I kind of kept it to myself for a while, because in this industry, you know, things can be taken away from you just like that. Even when people may say you got something, it can go the opposite way and turn 180 degrees and you end up back to the grind again. But after a week or so, I finally told my parents.

Did you expect the show to get this big?

No, but I knew we were in good hands because Mike Schur did The Office and Parks and Recreation and Brooklyn Nine-Nine, and we knew he knew what he was doing. But with my personality, I just kept no expectations, and I was like 'let’s just do the best work that we can.' I believed in this show, I honestly laughed throughout the whole process, through the first season... I could only hope everyone enjoyed as much as we enjoyed that season.

Is there any episode that's special for you?

I guess whenever I get to interact and act with one of my co-stars Eugene Cordero, who is a fellow Filipino and who plays Pillboi on the show. Whenever I get to act with him is always a really good time. The first time I got to meet Eugene was in the fourth episode of the first season.  When we got to play together in the scenes, we were very much just like brothers. We got great chemistry together and the producer would usually joke that we could be together in some sort of sitcom. 

Other than Jason, who is your favorite character?

My favorite, and I think everyone’s favorite too, is Janet, played by the best person in the world D’Arcy Carden. She just kills it in that role and I’m always in awe by what she is able to do with whatever the producers or the writers give her. There’s an episode in the third season called "Janet," and it’s like an award-winning episode in my eyes in terms of her performance. 


What's a remarkable moment on set for you with the rest of the cast?

The reveal at the end of Season 1 stands out for me, where we're all in the room and that's really where we kind of felt the energy of this show. That scene kind of summed up all of our efforts; there was just this crazy energy in the room and we were able to experience that particular moment. The big reveal.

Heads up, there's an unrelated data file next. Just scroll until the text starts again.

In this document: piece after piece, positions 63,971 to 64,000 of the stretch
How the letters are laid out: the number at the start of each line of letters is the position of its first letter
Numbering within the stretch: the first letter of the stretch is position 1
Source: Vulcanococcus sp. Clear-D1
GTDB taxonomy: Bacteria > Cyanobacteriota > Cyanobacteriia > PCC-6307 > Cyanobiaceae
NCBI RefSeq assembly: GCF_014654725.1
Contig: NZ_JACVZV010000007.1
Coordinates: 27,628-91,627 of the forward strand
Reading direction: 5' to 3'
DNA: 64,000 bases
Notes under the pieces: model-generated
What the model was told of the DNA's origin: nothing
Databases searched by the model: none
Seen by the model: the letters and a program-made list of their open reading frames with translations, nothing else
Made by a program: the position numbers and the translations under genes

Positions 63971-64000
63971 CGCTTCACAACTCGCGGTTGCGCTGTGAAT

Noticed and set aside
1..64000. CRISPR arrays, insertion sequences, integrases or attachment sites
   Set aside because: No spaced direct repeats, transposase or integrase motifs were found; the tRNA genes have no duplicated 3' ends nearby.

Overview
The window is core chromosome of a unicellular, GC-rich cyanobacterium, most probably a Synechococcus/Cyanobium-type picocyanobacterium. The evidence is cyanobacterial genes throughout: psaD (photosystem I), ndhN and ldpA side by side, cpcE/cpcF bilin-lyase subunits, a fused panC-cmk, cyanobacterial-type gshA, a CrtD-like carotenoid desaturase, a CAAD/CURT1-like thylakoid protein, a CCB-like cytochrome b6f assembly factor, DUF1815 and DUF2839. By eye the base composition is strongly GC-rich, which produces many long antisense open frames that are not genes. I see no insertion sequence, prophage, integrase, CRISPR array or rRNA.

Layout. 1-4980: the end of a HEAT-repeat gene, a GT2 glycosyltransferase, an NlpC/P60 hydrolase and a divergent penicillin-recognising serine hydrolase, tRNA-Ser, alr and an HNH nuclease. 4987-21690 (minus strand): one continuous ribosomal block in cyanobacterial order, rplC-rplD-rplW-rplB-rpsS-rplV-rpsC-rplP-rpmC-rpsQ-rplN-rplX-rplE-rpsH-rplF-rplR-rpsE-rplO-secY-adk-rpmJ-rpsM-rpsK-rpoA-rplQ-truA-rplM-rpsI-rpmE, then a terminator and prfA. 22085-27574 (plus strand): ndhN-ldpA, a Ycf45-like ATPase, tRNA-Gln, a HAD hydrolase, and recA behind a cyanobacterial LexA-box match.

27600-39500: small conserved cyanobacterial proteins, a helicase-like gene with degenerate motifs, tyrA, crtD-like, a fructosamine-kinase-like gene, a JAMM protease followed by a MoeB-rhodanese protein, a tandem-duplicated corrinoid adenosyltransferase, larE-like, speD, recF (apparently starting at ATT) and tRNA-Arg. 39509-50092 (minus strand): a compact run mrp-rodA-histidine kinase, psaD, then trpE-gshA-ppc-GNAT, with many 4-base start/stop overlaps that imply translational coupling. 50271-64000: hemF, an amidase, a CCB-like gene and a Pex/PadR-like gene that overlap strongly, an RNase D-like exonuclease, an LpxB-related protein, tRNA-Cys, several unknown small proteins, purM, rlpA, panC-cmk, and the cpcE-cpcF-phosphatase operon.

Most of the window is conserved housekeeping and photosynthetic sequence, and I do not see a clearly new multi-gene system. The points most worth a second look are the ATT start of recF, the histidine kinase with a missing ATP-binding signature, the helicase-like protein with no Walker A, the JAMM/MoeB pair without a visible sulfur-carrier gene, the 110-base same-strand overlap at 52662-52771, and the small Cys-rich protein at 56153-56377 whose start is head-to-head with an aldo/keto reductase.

You've always talked about your parents and how much you love them. Can you tell me more about them and the best lessons you've learned from them?

Well, you know what it’s like with Filipino parents, and well, parents in general--the lessons they instill in their kids are very much through their actions, through the example that they lead. They may not be very vocal about their love, but you know that they care for you.

With my parents, especially with my dad, I definitely got his work ethic. We all immigrated from the Philippines when I was a kid and it was tough. My dad had to find work in a new kind of world or place that he wasn’t too familiar with, and kind of just did the work, whether it be a part-time job or a full-time job, and even though it wasn’t necessarily in his field or what he studied in engineering, he sucked it up and did it. He did it for his family and his kids and I think I definitely learned that work ethic from him, you put your head down and do the work and try to be excellent at what you do.

You took up engineering and ended up finishing Applied Science at the University of British Columbia. How did acting come up?